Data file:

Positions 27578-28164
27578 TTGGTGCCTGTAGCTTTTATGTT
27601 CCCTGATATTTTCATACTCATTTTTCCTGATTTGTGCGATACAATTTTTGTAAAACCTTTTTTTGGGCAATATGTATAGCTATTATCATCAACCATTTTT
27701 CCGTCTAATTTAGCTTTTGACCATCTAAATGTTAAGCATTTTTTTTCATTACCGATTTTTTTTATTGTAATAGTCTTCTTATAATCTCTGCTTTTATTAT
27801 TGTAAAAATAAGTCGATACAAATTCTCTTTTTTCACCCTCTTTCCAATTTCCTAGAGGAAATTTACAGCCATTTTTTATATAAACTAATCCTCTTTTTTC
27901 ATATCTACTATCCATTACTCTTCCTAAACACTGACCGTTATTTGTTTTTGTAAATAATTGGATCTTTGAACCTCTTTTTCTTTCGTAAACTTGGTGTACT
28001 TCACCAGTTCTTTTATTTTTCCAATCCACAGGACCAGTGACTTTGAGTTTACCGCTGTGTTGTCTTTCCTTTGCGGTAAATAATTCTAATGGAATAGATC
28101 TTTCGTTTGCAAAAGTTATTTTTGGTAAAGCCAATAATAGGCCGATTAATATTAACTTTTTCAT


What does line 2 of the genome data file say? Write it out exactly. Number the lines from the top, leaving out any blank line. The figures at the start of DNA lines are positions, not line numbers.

27578 TTGGTGCCTGTAGCTTTTATGTT